How it works – C Speed LightWave Radar - Pager Power
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How it works – C Speed LightWave Radar

How it works – C Speed LightWave Radar
February 24, 2015 Mike Watson

An available low cost system for mitigating the effects of wind farms on air traffic control (ATC) radar systems. The system is made by C Speed based in Liverpool, New York and is called LightWave.

LightWave is a solid state S-Band radar whose technology is generally similar to the wind turbine affected radar.

If you were to buy this mitigation system today it would take some time to get this system certified for use in the UK. However this is also true of the competition.

LightWave Radar Siting

LightWave Radar SitingThere are two main approaches both with their advantages.

You can either site near the radar you are mitigating. The advantages of this are:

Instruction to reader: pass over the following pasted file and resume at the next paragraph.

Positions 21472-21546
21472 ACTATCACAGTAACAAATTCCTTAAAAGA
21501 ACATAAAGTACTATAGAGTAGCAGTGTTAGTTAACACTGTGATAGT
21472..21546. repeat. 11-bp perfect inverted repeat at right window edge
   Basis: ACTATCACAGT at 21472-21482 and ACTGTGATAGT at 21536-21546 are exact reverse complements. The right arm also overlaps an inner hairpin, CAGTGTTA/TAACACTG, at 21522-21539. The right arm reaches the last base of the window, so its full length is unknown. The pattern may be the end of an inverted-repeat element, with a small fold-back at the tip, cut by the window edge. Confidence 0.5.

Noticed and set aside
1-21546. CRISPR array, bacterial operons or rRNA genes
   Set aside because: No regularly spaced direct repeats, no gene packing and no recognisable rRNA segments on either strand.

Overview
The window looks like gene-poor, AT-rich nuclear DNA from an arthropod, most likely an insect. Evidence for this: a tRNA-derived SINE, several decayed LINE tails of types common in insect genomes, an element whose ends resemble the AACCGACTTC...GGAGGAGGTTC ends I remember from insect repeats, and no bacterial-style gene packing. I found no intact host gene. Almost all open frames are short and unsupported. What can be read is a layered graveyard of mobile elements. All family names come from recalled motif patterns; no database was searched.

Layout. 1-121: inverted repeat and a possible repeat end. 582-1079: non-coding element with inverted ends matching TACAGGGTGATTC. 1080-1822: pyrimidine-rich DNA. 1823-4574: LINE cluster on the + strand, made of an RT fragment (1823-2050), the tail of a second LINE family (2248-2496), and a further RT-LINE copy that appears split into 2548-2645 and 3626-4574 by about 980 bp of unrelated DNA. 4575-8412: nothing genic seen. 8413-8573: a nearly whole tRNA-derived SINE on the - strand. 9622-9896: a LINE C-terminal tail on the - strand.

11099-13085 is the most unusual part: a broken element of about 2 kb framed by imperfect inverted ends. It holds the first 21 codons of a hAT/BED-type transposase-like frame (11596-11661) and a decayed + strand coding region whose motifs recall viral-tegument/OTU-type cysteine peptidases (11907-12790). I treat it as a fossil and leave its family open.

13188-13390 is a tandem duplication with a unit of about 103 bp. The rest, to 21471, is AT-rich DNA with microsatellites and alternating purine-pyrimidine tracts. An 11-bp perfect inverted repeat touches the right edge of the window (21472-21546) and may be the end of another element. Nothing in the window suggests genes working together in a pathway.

• Easier integration due to easy synchronization and minimized slant-range error
  • Fewer security issues as the radar will normally be in a secure area alongside the existing radar

You can site so that the wind turbines are shielded from the radar by terrain. The advantages of this approach are:

  • Fewer false returns from wind turbines
  • Better detection of aircraft
  • Lower radio spectrum requirement

Technical Specifications

C Speed publishes the following technical specifications in the LightWave radar brochure [1]:

Parameter Value
Frequency Band S-Band
Frequency Range 2700 – 3100 MHz
Rotation Range 12 rpm (typical) 45 rpm (max)
Instrumented Range 20 nautical miles (37 kilometres)
Operating Modes High PRF and Low PRF
Design Conventional 2D Primary Surveillance Radar with rotating antenna


C Speed LightWave Radar TrialsAny mitigation solution seeks to detect all aircraft whilst failing to detect any wind turbines.

In a US Department of Defence trial there were certainly other systems that appeared to outperform it on this particular metric.

It has been trialled and demonstrated in England, Scotland and Texas.

Alternate Mitigation Solutions


The main advantage is the technology is relatively conventional and well understood. The main disadvantage could be the amount of radio spectrum required to work well.


[1] LightWave S Band Solid-State Primary Surveillance Radar, C Speed, 2013. (Last Accessed 24/02/2015).


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